| The Courier N°139 May- June 1993- Dossier: Factors and development - Country Reports: Trinidad and Tobago : Zimbabwe |
by Edmund APPELBAUM *
In 1985, concern over levels of safety in Nigerian airspace were such that, at the request of the Nigerian Government, the UNDP financed a study on how aviation standards could be brought up to internationally accepted levels.
The International Civil Aviation Organisation (ICAO), which carried out the study, pointed out that among the most alarming problems were inadequate air to ground communications and the virtual absence of communications with neighbouring countries by means of either direct speech or 'Aeronautical Fixed Telecommunication Network' (AFTN) circuits.
In an effort to determine the optimum system of communication between airports, the ICAO considered conventional means such as microwave links and high frequency but it finally recommended the use of satellite facilities offered by INTELSAT (the International Telecommunications Satellite Organisation).
A request to finance a project along these lines was submitted to the EC Commission. The national authorising officers of the region, at their meeting with the Commission in Cotonou in May 1987, gave priority to the use of Lome III regional funds for measures to improve air traffic safety in Central and Western Africa.
A feasibility study produced by International Aeradio Ltd (IAL) in January 1989, proposed that a closed digital network - using INTELSAT facilities - be established between eight countries and 15 airports in the region, with communications limited to air traffic control matters. In July of the same year,, a study for detailed design, specifications, preparation of the tender documents and adjudication was awarded to IAL.
However, the launching of a call for i international tender could only take place once a series of preliminary requirements had been fulfilled by each of the eight ' states participating in the project. INTELSAT regulations only allow contracts to be made with INTELSAT signatories, who are normally the PTT or telecommunications organisations of the countries concerned. 1As a result, close cooperation between the eight countries was necessary at the preparatory stage. Within each country, the INTELSAT signatory had to inform the organisation of its firm intention to participate in such a network. Furthermore, individual operating agreements between the INTELSAT signatory and the local civil aviation authority had to be signed, allowing the latter to own, operate and maintain the earth stations at a rate specified by INTELSAT plus a 5% allowance for the PTT's overhead expenses.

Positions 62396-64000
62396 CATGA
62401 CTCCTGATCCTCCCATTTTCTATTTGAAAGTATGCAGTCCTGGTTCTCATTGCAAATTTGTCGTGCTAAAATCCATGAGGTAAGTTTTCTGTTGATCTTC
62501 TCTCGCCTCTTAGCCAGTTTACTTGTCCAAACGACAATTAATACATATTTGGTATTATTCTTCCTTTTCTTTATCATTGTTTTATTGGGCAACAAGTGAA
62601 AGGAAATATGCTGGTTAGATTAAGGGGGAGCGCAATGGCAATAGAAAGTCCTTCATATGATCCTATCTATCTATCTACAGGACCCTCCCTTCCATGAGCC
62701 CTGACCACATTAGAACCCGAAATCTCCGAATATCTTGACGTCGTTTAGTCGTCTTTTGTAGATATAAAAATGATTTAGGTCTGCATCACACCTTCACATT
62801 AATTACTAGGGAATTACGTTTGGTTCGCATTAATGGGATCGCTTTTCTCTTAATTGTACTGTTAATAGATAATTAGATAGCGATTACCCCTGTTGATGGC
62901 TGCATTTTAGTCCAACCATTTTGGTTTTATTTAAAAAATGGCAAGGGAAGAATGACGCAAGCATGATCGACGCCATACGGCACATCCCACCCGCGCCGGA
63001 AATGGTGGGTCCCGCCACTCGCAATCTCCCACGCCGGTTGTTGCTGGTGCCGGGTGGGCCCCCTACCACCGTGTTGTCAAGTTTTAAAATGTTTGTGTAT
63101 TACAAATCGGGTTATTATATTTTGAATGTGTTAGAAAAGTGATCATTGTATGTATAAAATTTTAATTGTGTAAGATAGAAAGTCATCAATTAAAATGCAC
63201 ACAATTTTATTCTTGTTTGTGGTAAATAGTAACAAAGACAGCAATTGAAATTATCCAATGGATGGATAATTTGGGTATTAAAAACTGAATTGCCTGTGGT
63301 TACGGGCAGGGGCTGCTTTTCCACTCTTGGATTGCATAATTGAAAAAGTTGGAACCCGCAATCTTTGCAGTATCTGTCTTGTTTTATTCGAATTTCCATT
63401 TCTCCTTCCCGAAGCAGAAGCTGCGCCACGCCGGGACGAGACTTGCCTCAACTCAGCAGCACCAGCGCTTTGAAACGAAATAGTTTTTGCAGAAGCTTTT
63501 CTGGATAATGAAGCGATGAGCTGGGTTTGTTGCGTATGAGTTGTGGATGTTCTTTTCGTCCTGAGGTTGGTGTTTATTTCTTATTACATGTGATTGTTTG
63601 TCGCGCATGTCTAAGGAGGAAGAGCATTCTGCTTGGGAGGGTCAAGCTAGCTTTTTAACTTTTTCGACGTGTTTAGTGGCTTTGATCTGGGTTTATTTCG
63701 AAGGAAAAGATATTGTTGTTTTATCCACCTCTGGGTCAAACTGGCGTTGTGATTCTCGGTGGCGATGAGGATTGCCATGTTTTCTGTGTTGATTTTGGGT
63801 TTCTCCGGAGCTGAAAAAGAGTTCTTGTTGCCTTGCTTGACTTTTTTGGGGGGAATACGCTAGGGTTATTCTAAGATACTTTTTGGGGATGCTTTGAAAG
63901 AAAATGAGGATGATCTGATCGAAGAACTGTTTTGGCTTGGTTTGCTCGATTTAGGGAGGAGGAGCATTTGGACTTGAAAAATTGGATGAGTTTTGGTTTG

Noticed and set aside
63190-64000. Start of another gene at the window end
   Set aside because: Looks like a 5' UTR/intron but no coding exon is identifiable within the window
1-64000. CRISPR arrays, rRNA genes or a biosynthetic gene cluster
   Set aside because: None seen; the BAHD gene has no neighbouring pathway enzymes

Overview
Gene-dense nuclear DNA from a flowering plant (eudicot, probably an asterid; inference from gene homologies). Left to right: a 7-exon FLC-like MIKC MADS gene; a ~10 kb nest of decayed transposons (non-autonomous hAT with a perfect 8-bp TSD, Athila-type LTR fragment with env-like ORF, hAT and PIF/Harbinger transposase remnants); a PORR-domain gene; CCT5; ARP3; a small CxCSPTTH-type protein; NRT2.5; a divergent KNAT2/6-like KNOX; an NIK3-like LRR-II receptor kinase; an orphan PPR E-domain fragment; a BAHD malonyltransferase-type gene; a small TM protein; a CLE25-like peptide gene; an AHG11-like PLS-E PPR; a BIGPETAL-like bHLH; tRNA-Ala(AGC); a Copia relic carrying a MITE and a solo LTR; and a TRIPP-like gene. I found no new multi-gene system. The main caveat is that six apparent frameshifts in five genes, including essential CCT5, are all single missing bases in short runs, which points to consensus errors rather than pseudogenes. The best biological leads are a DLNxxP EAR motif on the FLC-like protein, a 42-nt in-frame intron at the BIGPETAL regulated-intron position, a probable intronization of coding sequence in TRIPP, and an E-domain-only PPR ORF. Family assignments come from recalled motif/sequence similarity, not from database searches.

The problems of coordination, when so many different authorities are involved, may explain why, although INTELSAT has since 1973 offered a full range of services which are specially designed for developing countries, these have not hitherto been used for civil aviation purposes.
Another complication which arose during the project implementation phase was in finding a Regional Authorising Officer (RAO) for the eight countries, in accordance with normal EDF procedures. The solution finally found was to entrust the responsibility for preparing, implementing and operating the project to three RAOs. These were: for Nigeria, the Federal Civil Aviation Authority; for Ghana, the Ghana Civil Aviation Authority, and for the remaining six countries, the 'Agence pour la Securite de la Navigation Aerienne en Afrique et Madagascar' (ASECNA).
In practice, this division of responsibility meant that the Financing Agreement had to be signed by all three RAOs and the contract for the 15 earth stations had to be divided into three subcontracts covering Ghana, Nigeria and the ASECNA members.
Although the Commission is represented in all the countries concerned, it took some time (from May 1990 to June 1991) to carry out the preliminary procedures between INTELSAT, the PTTs and the civil aviation authorities. An international tender for manufacture, supply, installation and training was launched in July 1991 and, following the award of contracts, work commenced in July of the following year. The implementation period is fixed at 22 months and the aim, therefore, is for the whole closed network to be operational by May 1994.
The project will enable safe and continuous operation of Aeronautical Fixed Services by creating independent links (the so-called 'closed system') between the eight countries and 15 airports in the area covered by the 'Flight Information Regions' (FIRs) of Niamey, N'Djamena, Accra, Brazzaville and Kano as well as the new Lagos FIR which is due to come into operation in 1993. These links will permit direct speech between the airports covered by the system as well as transmission of air-traffic control and meteorological data. In addition, in Nigeria the project will significantly improve groundair communications through extended range VHF schemes. The project overall, therefore, has two components - a regional one and a national (Nigerian) one.
The regional component consists of nine earth stations to be installed at Accra, Brazzaville, Douala, Libreville, N'Djamena, Bangui, Niamey, Kano and Lagos. Kano will be the coordination centre of the network and will, therefore, have a direct connection with the INTELSAT operations centre in Washington.